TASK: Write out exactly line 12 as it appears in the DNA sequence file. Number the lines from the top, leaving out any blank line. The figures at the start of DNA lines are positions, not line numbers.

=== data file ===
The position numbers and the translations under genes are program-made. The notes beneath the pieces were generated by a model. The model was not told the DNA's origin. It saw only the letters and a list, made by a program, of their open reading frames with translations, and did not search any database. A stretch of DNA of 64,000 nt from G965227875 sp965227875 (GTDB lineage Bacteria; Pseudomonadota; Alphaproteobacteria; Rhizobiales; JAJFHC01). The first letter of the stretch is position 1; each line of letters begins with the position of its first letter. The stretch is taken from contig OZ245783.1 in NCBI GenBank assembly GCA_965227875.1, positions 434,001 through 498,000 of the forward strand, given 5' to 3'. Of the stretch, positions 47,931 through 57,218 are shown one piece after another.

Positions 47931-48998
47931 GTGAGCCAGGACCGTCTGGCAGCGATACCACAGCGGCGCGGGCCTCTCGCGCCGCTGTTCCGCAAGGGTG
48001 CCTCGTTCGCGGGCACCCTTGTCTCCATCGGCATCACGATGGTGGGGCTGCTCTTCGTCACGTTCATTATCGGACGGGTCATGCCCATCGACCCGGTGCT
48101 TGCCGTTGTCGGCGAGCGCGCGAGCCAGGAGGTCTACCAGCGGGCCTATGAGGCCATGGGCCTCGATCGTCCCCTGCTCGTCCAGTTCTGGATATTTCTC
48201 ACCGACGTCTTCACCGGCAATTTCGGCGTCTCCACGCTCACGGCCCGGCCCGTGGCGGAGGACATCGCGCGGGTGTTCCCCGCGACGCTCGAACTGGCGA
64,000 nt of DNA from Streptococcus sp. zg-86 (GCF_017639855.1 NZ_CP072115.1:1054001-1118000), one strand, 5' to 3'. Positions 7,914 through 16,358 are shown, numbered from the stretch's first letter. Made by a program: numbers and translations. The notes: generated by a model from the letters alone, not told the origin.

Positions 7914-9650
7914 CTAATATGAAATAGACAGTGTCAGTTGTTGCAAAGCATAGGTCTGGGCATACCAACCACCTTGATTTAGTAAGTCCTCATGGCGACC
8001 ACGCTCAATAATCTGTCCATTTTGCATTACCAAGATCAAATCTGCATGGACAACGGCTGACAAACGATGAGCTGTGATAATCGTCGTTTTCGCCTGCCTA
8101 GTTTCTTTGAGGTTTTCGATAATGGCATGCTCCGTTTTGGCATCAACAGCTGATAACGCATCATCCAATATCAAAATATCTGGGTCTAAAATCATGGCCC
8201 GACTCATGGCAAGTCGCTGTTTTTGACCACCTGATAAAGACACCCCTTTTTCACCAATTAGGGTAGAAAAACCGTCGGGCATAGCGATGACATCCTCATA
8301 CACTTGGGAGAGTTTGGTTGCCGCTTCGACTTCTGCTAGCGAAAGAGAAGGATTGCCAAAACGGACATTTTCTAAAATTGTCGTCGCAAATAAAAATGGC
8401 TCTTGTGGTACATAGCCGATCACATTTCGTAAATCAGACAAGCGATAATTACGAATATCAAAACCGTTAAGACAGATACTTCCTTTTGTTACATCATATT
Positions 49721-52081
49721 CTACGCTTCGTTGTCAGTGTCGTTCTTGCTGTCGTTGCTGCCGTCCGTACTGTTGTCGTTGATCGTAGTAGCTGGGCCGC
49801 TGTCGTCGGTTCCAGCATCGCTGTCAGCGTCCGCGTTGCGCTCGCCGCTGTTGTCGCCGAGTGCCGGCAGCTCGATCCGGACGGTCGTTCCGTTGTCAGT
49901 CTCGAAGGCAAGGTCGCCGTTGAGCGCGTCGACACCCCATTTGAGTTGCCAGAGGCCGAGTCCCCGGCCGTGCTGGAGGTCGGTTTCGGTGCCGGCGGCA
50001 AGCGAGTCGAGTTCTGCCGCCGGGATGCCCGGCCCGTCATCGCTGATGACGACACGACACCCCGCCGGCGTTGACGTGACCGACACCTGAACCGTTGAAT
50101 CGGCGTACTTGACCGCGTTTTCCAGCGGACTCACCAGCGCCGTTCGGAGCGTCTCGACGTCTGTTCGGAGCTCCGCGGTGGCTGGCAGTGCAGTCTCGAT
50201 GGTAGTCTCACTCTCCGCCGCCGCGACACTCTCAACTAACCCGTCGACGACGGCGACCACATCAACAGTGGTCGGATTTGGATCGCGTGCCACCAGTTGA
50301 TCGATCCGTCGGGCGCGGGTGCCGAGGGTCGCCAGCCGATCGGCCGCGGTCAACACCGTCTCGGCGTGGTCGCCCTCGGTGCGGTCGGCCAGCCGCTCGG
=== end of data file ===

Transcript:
8201 GACTCATGGCAAGTCGCTGTTTTTGACCACCTGATAAAGACACCCCTTTTTCACCAATTAGGGTAGAAAAACCGTCGGGCATAGCGATGACATCCTCATA